Singapore Airlines Ltd v CSDS Aircraft Sales & Leasing Inc reminds us of a number of important considerations that parties should keep in mind in the context of aircraft trading, and commercial dealings more generally:
- Time is of the essence: “[g]iven the history of delay, prevarication and procrastination” on CSDS’ part, the court easily found that it had repudiated the Agreement at common law on 26 October
- Affirmation of breach: CSDS unsuccessfully claimed that, in serving the proceedings seeking specific performance, SIA had irrevocably elected to affirm the sales agreement and waive past breaches.
In considering this, Cooke IJ held that “there is no absolute rule that a party cannot terminate, even whilst it has a claim for specific performance before the Court because a continued breach, a fresh breach or a refusal to comply with contractual obligations may all constitute further repudiatory conduct following the initiation of the proceedings.”
- Specific performance will not always be available: While SIA’s engagement with CSDS makes clear its desire to complete the transaction, the maxim that contracts are made to be performed has its limits. Vendors of chattels should recall that such contracts are not susceptible, without more, of specific performance: damages are an adequate remedy. A vendor must cut its losses and seek damages.
- Importance of alignment: purchasers must ensure that their funding arrangements are consistent the terms and conditions of their sale agreement so as to ensure that they are ready, willing and able to complete their sale and purchase transactions within their parameters.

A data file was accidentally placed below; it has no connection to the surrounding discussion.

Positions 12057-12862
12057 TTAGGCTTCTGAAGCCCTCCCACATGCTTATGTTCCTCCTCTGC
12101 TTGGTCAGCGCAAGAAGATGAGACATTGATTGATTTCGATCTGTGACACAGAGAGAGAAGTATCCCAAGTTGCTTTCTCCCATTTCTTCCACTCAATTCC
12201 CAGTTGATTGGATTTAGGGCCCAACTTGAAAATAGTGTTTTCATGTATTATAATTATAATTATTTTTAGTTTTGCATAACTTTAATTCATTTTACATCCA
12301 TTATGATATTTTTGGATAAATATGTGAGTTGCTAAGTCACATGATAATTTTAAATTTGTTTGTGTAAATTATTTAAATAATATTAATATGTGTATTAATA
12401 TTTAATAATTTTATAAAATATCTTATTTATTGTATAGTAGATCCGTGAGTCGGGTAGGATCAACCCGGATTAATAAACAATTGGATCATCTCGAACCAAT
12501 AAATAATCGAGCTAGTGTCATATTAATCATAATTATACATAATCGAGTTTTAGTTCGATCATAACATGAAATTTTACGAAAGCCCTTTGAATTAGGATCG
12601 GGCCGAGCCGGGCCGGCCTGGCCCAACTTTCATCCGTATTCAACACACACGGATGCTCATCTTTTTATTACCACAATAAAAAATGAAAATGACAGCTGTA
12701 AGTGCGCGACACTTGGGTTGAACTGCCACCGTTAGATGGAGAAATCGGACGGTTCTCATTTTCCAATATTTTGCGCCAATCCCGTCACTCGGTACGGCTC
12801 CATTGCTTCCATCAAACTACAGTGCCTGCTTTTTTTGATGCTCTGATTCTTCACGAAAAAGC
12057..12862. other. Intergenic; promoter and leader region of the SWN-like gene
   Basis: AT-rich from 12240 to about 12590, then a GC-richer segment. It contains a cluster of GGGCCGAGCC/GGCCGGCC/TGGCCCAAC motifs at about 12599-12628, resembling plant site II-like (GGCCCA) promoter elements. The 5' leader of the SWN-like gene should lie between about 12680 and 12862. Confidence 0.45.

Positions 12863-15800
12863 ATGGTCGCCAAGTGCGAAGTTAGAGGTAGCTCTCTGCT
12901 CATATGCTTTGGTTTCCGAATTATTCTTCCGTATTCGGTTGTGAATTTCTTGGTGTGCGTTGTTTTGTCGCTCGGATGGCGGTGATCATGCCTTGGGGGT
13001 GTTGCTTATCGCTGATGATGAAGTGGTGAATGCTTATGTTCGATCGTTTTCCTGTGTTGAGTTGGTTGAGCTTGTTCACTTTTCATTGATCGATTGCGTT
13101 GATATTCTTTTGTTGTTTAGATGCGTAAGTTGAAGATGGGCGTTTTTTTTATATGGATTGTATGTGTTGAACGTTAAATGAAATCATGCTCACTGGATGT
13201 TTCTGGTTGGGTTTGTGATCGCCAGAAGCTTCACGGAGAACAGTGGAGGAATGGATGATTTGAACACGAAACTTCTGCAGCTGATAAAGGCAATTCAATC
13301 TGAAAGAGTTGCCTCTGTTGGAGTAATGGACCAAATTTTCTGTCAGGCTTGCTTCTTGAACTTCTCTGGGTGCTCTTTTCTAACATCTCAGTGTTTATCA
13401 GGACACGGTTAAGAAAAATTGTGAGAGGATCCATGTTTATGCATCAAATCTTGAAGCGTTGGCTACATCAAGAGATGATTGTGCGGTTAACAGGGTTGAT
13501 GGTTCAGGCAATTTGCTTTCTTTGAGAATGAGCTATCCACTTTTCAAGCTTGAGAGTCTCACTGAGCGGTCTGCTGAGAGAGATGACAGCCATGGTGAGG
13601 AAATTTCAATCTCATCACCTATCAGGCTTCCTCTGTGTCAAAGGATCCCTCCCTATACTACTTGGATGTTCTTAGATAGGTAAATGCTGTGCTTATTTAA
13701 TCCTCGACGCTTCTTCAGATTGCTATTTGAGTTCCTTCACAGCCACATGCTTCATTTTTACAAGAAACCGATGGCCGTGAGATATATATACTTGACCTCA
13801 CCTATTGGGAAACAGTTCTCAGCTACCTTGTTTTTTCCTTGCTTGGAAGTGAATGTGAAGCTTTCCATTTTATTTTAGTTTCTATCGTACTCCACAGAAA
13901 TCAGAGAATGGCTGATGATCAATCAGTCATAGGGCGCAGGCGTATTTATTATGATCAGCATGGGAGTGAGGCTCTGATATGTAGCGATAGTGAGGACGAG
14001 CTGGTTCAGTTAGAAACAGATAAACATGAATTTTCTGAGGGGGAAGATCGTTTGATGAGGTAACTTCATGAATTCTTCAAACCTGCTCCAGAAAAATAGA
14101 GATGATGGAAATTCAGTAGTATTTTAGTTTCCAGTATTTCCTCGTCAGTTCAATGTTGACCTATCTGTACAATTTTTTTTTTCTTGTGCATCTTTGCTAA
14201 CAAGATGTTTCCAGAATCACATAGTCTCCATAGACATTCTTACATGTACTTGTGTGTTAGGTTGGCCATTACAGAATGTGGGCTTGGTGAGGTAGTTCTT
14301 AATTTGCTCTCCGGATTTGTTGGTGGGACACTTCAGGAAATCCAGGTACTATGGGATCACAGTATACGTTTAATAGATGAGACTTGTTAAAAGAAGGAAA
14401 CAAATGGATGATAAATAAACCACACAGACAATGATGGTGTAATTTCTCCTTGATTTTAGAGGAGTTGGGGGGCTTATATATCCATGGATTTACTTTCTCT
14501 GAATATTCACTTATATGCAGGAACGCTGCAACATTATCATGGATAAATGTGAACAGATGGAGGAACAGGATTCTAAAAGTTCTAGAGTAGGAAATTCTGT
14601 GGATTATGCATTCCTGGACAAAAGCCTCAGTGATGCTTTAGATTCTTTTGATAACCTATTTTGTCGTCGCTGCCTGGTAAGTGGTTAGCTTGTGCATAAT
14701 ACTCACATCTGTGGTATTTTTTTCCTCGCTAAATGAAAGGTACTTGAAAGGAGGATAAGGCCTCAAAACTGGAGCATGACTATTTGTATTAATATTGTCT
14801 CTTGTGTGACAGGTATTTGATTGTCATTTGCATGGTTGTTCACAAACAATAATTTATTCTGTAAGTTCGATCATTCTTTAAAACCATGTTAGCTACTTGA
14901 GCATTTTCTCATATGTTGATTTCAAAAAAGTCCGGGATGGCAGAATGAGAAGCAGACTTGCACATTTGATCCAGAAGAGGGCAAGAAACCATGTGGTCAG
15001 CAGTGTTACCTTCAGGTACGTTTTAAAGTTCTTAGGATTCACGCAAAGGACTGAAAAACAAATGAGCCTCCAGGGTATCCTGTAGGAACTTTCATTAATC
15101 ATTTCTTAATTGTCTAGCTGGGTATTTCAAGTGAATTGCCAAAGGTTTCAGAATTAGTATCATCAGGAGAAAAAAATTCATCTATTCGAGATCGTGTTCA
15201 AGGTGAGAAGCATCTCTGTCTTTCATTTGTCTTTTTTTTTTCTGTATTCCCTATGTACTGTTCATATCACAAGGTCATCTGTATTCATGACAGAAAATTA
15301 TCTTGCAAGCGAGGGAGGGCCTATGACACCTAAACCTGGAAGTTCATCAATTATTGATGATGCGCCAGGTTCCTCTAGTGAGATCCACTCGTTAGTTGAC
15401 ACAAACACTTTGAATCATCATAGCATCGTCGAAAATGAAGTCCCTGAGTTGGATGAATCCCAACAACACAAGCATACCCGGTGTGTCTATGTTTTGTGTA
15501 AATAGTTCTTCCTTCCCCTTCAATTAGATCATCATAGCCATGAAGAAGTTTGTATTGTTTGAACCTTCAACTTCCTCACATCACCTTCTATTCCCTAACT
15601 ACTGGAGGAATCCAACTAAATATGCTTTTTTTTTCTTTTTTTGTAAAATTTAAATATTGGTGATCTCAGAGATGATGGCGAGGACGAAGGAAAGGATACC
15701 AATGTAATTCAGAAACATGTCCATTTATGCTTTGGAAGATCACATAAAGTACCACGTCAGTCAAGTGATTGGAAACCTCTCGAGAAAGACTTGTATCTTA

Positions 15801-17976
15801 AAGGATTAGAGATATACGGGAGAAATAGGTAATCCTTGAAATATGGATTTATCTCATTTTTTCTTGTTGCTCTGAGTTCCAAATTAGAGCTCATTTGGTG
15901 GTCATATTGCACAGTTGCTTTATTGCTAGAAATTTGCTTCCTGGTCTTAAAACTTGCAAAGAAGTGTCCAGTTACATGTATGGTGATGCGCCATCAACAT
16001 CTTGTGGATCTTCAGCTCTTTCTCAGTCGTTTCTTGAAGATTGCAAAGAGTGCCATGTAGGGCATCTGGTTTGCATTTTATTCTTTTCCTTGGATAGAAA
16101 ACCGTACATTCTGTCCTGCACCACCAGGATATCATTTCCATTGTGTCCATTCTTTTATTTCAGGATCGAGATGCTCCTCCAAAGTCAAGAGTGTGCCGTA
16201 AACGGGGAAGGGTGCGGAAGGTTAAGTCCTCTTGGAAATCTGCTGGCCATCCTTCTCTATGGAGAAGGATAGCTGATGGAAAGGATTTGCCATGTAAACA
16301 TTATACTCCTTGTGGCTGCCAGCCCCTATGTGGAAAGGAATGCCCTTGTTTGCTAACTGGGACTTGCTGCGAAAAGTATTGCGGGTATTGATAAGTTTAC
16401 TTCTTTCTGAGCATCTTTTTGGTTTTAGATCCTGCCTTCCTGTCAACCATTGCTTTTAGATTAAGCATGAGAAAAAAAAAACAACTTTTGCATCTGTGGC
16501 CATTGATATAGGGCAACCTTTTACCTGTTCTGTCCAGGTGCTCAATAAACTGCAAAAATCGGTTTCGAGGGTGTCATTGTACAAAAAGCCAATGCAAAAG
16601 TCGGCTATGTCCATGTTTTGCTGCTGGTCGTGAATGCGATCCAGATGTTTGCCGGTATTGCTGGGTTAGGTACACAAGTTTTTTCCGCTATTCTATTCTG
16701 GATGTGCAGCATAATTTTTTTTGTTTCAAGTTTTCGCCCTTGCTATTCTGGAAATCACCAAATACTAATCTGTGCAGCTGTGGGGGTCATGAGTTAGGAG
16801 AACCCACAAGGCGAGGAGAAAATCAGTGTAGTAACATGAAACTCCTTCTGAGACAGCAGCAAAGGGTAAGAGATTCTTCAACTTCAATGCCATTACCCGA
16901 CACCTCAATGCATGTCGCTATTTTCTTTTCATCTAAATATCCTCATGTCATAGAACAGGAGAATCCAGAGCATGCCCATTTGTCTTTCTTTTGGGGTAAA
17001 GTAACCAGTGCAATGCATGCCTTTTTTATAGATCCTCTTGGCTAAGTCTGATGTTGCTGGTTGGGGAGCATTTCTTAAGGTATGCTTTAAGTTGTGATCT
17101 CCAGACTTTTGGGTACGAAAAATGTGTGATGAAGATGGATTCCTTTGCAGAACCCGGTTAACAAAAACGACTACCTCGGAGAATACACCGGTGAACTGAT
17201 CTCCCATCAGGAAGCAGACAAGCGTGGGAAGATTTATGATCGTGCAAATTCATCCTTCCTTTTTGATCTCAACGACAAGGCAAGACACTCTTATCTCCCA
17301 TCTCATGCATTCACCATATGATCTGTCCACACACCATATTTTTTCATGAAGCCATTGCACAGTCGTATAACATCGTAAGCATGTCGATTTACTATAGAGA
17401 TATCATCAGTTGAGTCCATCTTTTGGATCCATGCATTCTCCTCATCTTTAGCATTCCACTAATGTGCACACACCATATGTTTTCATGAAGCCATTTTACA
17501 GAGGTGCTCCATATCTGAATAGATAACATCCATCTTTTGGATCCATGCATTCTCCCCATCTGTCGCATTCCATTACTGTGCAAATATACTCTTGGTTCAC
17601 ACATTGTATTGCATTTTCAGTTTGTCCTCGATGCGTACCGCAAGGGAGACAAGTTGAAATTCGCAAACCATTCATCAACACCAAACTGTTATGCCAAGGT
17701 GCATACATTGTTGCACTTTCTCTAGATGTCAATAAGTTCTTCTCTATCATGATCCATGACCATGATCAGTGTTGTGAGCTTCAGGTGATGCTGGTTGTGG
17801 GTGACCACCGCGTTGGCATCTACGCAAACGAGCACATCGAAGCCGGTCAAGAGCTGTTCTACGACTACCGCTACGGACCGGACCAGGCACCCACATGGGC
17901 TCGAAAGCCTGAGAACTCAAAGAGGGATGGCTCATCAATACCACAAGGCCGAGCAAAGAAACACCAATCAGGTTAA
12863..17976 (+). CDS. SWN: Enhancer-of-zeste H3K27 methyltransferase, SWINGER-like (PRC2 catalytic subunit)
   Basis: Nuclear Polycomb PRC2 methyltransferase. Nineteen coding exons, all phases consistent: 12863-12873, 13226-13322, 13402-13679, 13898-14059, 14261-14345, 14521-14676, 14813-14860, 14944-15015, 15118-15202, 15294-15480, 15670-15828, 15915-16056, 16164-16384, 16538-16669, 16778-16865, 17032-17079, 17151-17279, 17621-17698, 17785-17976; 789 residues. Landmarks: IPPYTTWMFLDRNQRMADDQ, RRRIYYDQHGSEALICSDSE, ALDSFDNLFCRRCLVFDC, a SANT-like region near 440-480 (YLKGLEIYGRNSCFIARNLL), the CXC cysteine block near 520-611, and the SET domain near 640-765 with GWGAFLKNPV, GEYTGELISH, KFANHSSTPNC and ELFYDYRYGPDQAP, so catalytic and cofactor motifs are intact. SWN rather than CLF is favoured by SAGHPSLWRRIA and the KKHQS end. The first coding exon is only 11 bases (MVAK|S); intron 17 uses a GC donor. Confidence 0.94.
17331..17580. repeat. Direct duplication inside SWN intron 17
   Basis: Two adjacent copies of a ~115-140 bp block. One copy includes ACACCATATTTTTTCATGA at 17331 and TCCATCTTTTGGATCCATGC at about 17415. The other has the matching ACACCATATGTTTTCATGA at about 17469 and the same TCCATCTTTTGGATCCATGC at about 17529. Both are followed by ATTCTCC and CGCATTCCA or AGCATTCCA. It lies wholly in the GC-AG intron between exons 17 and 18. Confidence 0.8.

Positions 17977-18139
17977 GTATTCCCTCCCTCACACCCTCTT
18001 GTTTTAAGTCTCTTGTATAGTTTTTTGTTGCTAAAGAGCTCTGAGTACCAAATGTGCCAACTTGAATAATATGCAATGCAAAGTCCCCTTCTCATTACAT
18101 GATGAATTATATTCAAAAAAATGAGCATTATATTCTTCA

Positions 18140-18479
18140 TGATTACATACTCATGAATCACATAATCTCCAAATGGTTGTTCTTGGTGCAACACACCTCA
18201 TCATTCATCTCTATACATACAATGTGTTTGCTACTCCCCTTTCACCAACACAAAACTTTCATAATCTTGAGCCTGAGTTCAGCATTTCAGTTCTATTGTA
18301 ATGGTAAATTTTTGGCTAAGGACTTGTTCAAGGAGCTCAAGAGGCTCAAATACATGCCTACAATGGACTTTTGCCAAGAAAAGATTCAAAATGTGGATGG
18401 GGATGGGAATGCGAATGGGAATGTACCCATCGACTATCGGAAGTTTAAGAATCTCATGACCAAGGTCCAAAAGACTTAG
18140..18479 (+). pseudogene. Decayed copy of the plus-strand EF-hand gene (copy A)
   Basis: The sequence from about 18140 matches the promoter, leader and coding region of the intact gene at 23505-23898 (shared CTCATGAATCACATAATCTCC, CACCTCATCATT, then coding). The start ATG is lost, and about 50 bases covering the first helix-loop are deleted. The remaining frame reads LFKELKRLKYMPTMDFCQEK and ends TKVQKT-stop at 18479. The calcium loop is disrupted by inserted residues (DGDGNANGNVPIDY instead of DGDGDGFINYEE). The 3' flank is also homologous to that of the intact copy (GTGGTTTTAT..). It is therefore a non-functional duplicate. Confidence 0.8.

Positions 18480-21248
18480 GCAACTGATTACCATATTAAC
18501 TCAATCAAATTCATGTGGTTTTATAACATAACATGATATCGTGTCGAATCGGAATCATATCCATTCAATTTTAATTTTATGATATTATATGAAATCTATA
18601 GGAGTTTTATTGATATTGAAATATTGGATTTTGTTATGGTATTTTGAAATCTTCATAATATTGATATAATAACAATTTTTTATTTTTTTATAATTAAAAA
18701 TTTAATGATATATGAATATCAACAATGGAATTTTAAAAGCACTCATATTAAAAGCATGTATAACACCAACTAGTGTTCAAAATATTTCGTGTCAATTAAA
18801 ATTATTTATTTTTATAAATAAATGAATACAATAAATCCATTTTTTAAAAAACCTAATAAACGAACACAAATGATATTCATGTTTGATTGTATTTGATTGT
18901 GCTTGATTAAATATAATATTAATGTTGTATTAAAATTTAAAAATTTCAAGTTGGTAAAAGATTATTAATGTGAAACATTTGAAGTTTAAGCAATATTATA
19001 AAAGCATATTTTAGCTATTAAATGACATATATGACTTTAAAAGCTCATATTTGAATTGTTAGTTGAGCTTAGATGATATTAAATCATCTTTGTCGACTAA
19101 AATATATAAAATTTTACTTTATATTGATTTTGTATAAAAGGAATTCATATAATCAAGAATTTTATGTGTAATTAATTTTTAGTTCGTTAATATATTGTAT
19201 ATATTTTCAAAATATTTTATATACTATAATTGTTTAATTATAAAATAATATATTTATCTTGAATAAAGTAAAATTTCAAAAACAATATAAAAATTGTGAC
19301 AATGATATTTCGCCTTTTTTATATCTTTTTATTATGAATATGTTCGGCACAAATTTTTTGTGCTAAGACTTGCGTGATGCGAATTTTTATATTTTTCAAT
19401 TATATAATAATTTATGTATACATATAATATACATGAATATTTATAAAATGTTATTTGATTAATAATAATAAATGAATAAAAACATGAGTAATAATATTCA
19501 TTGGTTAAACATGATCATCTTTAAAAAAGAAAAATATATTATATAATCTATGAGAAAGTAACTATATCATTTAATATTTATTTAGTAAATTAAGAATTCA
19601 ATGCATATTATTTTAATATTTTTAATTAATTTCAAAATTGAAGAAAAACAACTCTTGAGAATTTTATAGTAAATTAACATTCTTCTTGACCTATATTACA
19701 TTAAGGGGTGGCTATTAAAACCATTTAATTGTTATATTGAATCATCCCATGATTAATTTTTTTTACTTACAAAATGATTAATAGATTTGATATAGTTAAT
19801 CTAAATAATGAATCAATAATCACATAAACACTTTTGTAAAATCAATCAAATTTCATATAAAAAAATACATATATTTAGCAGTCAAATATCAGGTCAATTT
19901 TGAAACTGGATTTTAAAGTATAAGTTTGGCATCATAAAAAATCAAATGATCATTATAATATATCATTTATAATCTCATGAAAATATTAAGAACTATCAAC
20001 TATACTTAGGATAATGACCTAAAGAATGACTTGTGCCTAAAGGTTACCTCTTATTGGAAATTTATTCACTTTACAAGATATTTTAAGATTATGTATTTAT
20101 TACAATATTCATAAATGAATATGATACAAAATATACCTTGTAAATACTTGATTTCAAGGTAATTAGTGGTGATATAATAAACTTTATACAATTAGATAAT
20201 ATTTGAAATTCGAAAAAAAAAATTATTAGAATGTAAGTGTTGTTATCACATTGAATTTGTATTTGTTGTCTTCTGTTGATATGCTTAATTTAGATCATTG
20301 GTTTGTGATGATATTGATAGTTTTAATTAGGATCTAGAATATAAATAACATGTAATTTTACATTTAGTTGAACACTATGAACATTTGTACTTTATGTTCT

In September 2018 Singapore Airlines Ltd entered into a sale agreement (governed by English law) with California-based CSDS Aircraft Sales & Leasing Inc for the sale of a Boeing B777.
As is customary the sale agreement provided that before the sale would be consummated, amongst other things, payment of the price was required to be made by CSDS and the CSDS (a US entity) was required to appoint an English process agent. Time was made of the essence.
SIA insisted on these two conditions precedent being satisfied before putting the Bill of Sale in escrow. Contrary to the agreement, CSDS requested that the Bill of Sale to be placed in escrow prior to payment (seemingly to satisfy the conditions of its own funding arrangements).
Repeated failure by CSDS to pay led SIA to send a letter of demand on 23 October requiring CSDS to pay the balance of the purchase price by 26 October (ie within 3 days, rather than the 5 day grace period provided under the sale agreement). When this deadline was not met, in an attempt to progress the transaction, SIA couriered the Bill of Sale to the escrow agent under strict conditions and required CSDS to pay that night. When CSDS failed to pay, SIA informed CSDS that it would begin proceedings.
On 29/30 October CSDS sent a “formal notice” to SIA demanding return of its deposit on the basis that SIA had prevented its performance by refusing to put the Bill of Sale in escrow.
Negotiations continued but, on 31 October, SIA began an action in the Singapore High Court seeking specific performance of the Agreement and damages in the alternative.
On 4 November following further unsuccessful negotiations, SIA wrote to CSDS accepting CSDS’s repudiation of the sale agreement and terminating it with immediate effect (and, on 5 November, SIA amended its pleadings in Singapore to seek damages only).
 Dougan v Ley (1946) 71 CLR 142, 149 (Dixon J).
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